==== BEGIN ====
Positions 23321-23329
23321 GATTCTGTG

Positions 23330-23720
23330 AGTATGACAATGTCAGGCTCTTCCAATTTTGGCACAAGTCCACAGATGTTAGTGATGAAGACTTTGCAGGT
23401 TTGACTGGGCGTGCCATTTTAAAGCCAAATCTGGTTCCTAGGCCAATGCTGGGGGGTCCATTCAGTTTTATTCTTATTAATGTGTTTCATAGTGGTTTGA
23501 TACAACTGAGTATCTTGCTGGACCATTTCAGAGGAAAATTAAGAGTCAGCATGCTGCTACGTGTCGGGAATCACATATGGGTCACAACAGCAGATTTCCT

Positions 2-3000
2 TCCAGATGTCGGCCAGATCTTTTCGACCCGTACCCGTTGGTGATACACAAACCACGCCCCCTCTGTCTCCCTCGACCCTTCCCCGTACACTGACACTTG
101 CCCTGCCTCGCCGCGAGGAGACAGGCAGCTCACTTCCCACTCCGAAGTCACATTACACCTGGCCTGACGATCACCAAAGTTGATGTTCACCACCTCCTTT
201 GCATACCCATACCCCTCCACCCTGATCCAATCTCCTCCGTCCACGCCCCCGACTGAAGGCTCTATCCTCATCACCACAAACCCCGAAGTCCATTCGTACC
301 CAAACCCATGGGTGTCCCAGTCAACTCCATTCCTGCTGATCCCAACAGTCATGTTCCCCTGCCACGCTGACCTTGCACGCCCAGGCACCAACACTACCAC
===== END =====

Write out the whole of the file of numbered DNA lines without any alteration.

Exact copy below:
Positions 23321-23329
23321 GATTCTGTG

Positions 23330-23720
23330 AGTATGACAATGTCAGGCTCTTCCAATTTTGGCACAAGTCCACAGATGTTAGTGATGAAGACTTTGCAGGT
23401 TTGACTGGGCGTGCCATTTTAAAGCCAAATCTGGTTCCTAGGCCAATGCTGGGGGGTCCATTCAGTTTTATTCTTATTAATGTGTTTCATAGTGGTTTGA
23501 TACAACTGAGTATCTTGCTGGACCATTTCAGAGGAAAATTAAGAGTCAGCATGCTGCTACGTGTCGGGAATCACATATGGGTCACAACAGCAGATTTCCT

Positions 2-3000
2 TCCAGATGTCGGCCAGATCTTTTCGACCCGTACCCGTTGGTGATACACAAACCACGCCCCCTCTGTCTCCCTCGACCCTTCCCCGTACACTGACACTTG
101 CCCTGCCTCGCCGCGAGGAGACAGGCAGCTCACTTCCCACTCCGAAGTCACATTACACCTGGCCTGACGATCACCAAAGTTGATGTTCACCACCTCCTTT
201 GCATACCCATACCCCTCCACCCTGATCCAATCTCCTCCGTCCACGCCCCCGACTGAAGGCTCTATCCTCATCACCACAAACCCCGAAGTCCATTCGTACC
301 CAAACCCATGGGTGTCCCAGTCAACTCCATTCCTGCTGATCCCAACAGTCATGTTCCCCTGCCACGCTGACCTTGCACGCCCAGGCACCAACACTACCAC